People's Democracy

(Weekly Organ of the Communist Party of India (Marxist)


No. 01

January 02, 2011



Leaks Expose US Pressures, Media Corporate Lobbies


JOURNALISTS, academics and politicos recently demanded a new information order to bring real India into focus and to prevent the media from acting as watchdogs of status quo. The demand came from a well attended meeting of the Delhi Union of Journalists (DUJ) and the Delhi Media Centre for Research and Publications Trust (DMCT) on December 23. There was also the call for a united front on ethical issues in the profession, while fighting for fair wages to the entire staff in the print and electronic media.


The three hour long meeting discussed the burning issues like the WikiLeaks, Radia tapes, paid news syndrome threatening our democracy, and the scams affecting the country. The meeting resolved to have a new journalist alliance to fight for an alternative information order and to fight for a meritorious Media Council in place of the existing Press Council which sought to protect the vested interests behind the paid news syndrome. The DUJ pointed out that reports on the paid news syndrome were censored even though more and more meetings were taking place on the subject. News about journalists’ unions and the trade unions in general were brazenly being censored.


In a hard hitting speech, veteran journalist Prem Shankar Jha said alternative avenues were now open: the Internet was a powerful tool, especially when efforts were made to black out news. This was the case with Radia tapes. This “closed system” that “cuts off” access of the honest and idealistic to the political system is now under challenge. Recent electoral verdicts also established that now people were not randomly throwing out governments because of the anti-incumbency factor but were re-electing governments that performed.


Dr John Cherian of Frontline said in his paper that spearheaded by the Obama administration, the continuing harassment of WikiLeaks founder Julian Assange is a desperate attempt to silence the group. The recent leak of diplomatic cables by the WikiLeaks has caused the so far greatest embarrassment to Washington. Its diplomats, from the secretary of state Hilary Clinton to sundry ambassadors across the globe, have been shown as being alternatively vainglorious, interfering and foolhardy in their appraisals of other countries and their leaders.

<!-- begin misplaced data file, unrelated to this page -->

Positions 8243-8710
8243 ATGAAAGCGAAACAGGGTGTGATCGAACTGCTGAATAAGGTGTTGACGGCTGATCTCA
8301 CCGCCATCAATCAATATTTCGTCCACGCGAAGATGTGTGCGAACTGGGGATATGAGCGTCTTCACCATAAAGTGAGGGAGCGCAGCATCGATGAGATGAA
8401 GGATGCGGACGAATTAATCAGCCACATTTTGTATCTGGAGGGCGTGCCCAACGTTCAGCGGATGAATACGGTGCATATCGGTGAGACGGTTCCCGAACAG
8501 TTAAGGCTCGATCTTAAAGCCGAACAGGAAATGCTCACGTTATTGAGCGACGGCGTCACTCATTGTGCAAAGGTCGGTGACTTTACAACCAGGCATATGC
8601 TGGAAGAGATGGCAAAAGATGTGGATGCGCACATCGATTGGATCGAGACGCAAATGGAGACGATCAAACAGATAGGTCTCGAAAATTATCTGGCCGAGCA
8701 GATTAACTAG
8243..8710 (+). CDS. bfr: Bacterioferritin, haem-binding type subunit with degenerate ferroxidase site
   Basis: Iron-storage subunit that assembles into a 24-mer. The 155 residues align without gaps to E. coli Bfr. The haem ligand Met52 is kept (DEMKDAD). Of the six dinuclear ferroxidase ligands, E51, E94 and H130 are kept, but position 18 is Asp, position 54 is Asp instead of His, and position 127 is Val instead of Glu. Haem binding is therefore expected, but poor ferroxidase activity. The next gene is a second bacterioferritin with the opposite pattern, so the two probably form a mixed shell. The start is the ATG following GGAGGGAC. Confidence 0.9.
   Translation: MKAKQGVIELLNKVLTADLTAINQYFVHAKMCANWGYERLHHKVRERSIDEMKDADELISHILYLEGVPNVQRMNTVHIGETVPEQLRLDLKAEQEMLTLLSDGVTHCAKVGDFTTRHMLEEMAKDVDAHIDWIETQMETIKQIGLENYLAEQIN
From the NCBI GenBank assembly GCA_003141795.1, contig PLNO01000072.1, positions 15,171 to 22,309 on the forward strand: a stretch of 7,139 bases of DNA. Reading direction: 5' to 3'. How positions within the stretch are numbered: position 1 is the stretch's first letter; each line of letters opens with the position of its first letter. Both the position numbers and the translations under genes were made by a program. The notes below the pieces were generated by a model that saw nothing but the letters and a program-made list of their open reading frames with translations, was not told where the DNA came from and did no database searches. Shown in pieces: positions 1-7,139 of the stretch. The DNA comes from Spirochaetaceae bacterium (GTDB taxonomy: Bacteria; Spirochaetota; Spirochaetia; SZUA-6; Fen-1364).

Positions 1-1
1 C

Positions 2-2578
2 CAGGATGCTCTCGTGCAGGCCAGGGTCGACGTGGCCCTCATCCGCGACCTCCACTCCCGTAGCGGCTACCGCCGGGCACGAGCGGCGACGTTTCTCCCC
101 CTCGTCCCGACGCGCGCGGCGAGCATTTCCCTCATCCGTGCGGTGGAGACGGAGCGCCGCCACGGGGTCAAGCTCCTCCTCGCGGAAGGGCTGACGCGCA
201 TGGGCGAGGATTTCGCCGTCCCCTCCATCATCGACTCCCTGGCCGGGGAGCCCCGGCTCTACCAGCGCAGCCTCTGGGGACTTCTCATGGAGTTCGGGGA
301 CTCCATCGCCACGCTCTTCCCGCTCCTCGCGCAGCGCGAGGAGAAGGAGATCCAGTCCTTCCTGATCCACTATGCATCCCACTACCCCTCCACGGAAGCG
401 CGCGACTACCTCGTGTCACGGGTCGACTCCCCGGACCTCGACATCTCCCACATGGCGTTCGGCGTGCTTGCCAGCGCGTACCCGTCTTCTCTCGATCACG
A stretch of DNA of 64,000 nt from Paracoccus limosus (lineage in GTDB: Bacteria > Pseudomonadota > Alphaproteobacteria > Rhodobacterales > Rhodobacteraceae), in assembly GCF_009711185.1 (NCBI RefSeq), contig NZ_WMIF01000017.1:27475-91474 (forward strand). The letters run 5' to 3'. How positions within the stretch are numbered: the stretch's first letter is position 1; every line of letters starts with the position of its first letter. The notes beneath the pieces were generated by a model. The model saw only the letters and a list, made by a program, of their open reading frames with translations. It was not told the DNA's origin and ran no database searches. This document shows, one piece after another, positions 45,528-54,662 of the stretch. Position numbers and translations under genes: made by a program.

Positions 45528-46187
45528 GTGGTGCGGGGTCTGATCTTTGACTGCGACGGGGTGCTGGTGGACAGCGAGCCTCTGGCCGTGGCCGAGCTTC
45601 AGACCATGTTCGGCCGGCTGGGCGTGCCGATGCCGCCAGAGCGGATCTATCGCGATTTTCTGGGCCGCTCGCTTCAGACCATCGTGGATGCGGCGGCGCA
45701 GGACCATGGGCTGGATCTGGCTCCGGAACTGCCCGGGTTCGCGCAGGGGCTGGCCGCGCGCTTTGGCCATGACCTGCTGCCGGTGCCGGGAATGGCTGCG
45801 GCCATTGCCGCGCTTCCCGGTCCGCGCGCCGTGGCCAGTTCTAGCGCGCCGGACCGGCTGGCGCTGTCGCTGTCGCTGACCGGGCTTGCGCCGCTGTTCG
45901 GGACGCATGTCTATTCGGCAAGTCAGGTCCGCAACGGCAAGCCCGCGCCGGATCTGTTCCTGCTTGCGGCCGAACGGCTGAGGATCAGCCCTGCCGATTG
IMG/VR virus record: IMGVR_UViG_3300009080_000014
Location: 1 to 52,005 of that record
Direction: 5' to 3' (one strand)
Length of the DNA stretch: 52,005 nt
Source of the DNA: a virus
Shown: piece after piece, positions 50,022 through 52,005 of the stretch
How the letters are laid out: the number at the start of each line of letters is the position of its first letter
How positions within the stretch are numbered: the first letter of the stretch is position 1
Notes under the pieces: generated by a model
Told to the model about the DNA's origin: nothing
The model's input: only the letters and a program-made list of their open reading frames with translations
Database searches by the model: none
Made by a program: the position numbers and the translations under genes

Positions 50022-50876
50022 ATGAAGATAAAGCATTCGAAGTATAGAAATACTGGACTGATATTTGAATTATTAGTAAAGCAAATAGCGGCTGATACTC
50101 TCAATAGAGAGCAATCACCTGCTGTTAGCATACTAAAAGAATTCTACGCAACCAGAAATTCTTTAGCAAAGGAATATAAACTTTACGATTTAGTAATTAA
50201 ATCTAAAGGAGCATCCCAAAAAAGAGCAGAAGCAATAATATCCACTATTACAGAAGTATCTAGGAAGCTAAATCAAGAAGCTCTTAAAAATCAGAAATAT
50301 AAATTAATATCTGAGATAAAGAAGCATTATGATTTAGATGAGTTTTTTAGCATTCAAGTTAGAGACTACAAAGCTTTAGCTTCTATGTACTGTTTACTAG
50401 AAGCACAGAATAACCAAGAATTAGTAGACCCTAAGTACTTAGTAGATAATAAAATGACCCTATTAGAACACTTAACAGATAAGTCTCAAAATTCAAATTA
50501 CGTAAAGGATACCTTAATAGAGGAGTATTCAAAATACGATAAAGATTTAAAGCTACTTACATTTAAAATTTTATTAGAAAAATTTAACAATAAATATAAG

CPI(M) general secretary Prakash Karat said the WikiLeaks provided an insight into the US pressures and machinations. What has been revealed so far is only the tip of the iceberg. When the full range of some 2,000 cables sent by the US Embassy in Delhi to the State Department in Washington comes in the public domain, Karat said, a full picture of “the degree of cooperation between India and the United States” will come into view. There were references in the WikiLeaks to India explaining to the US the “transit stop” here by Iranian President Mahmoud Ahmadinejad in 2008. This clearly established that the Americans did not like that visit and demanded (and got) an explanation from India. The leaked cables referred to the US stopping India's export of graphite to Iran and the cancellation of an Indian company’s project in Iran, Karat noted. On the nuclear deal issue --- on which the Left withdrew support to the first UPA government —Karat said it might be true that the US was not able to get contracts worth billions of dollars of as a result of the agreement, but “it was a quid pro quo” for a close “strategic alliance partnership in defence.” The 10-year India-US defence framework agreement was signed before the nuclear deal.